Full results were expected later Saturday but Mugabe’s ZANU-PF party said it had already won the 140 seats in parliament required to press ahead with controversial amendments to the constitution.
“We have already gone beyond two-thirds. It’s a super majority,” a top party official told AFP on condition of anonymity.
With 186 of 210 constituencies officially counted after Wednesday’s disputed poll, Mugabe’s party already had a commanding lead, winning 137 seats in parliament.
Party spokesman Rugare Gumbo told AFP: “Our opponents don’t know what hit them”, adding that 89-year-old Mugabe could win “70 to 75 percent” in the presidential vote.
The Movement for Democratic Change (MDC) of opposition leader Morgan Tsvangirai, who described the vote as a “sham”, went into emergency talks Saturday to decide their next action.
The MDC has vowed not to accept the election results, sparking fears of a repeat of bloody violence that marked the aftermath of the 2008 election.
“Emotions are high, tensions are high across the country,” MDC spokesman Nelson Chamisa said.
While on the country’s streets things have remained calm, UN chief Ban Ki-moon urged both political rivals to send “clear messages of calm” to their supporters.
Ban hopes that the broadly “calm and peaceful atmosphere” of election day “will prevail during the vote counting and throughout the completion of the electoral process,” said his spokesman Martin Nesirky.
A senior MDC official, speaking on condition of anonymity, painted a picture of the dilemma the party faces amid its claims the election was stolen by ZANU-PF.
“We can’t tell people to be calm, we can’t tell people to demonstrate unless you know the outcome,” said the source.
Another senior party official dismissed speculation that the MDC is being offered a few posts in government.
The influential 15-member southern African bloc SADC also implored “all Zimbabweans to exercise restraint, patience and calm”.
All eyes are now on the MDC which was expected to hold a press conference on Saturday afternoon following its meeting.
Observers appeared divided over the conduct of the poll.
The African Union’s top poll observer, Olusegun Obasanjo, said shortly after polling stations closed that the election had been “peaceful, orderly, free and fair”.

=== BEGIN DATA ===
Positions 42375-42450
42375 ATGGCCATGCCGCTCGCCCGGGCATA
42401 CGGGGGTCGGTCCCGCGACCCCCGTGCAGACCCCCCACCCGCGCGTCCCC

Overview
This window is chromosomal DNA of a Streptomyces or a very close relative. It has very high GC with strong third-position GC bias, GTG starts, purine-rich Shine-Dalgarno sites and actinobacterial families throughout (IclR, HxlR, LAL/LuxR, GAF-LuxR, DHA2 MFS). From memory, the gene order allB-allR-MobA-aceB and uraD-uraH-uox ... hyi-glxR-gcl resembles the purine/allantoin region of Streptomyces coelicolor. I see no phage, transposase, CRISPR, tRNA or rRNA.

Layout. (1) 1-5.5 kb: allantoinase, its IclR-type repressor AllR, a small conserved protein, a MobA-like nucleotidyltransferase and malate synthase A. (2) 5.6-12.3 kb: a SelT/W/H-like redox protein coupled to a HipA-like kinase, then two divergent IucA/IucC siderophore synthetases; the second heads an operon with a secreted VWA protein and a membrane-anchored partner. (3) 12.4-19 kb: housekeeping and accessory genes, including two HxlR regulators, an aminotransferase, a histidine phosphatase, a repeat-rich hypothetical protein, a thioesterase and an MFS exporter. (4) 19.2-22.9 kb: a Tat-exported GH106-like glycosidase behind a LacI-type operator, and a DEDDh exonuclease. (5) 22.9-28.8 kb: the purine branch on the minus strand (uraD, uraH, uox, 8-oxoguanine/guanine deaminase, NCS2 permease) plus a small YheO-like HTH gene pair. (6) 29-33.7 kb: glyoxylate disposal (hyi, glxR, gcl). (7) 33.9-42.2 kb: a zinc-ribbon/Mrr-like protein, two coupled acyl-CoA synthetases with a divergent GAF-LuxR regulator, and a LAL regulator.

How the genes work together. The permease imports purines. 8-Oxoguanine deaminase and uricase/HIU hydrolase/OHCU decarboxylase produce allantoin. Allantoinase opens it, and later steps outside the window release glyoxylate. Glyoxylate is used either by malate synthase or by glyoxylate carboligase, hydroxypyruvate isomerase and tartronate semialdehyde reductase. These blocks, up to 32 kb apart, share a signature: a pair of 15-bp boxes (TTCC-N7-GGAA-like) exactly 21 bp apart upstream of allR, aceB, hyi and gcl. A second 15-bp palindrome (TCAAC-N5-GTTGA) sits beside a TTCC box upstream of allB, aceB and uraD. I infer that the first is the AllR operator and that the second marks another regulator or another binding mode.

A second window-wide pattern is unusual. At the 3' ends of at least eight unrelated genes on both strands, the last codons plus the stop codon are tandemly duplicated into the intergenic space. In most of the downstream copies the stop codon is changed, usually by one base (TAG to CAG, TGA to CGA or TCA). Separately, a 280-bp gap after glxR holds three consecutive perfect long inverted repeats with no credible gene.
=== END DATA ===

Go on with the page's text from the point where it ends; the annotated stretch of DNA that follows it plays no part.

The SADC stopped short of declaring it “fair” but said it was “free and peaceful”.
“We have said this election is free, indeed very free,” said top SADC election observer Bernard Membe. “We did not say it was fair … we didn’t want to jump to a conclusion at this point in time.”
Membe on Friday met Mugabe, who has ruled Zimbabwe for three decades, to “wish him good luck as he is preparing himself for the inauguration,” he told later told journalists.
He said he would try to convince Tsvangirai to concede defeat.
SADC negotiated the creation of a power-sharing government in the wake of 2008’s bloody poll.
With 600 observers on the ground, SADC’s verdict and next steps will be closely watched by Western nations barred from monitoring the poll themselves.
However, foreign diplomats have privately described the polls as fundamentally flawed and the independent Zimbabwe Election Support Network reported up to one million voters were prevented from voting in Tsvangirai strongholds.
Ban stressed that “the concerns which have been raised about certain aspects of the electoral process should be pursued through established channels.”
“The most important thing is that the will of the people of Zimbabwe is respected.”
— ‘Extreme volatility’ —
Even before the election was officially called for ZANU-PF, Mugabe followers were already planning how to use what could be a crushing parliamentary majority.
“The new constitution will need cleaning up,” said Justice Minister Patrick Chinamasa, referring to a text overwhelmingly approved by Zimbabweans in March that introduced term limits and curbed presidential powers.
Chinamasa said Mugabe’s government would also press on with controversial efforts to bring firms under black ownership.
Investors have expressed fears that may mean rolling back the power-sharing government’s efforts to stabilise the economy after crippling hyperinflation and joblessness.
“It’s back to extreme volatility,” Iraj Abedian, the CEO of Pan African Investments, told AFP from Johannesburg.
“We can expect fairly radical positions that will have populist support, but which will have huge implications.”
Mugabe — Africa’s oldest ruler — is a former guerrilla leader who guided Zimbabwe to independence in 1980 from Britain and white minority rule.
But his military-backed rule has been marked by economic meltdown and international diplomatic isolation.
Former union boss Tsvangirai won the first round of voting in 2008, but was forced out of the race after 200 of his supporters were killed and thousands more injured in suspected state-backed intimidation and attacks.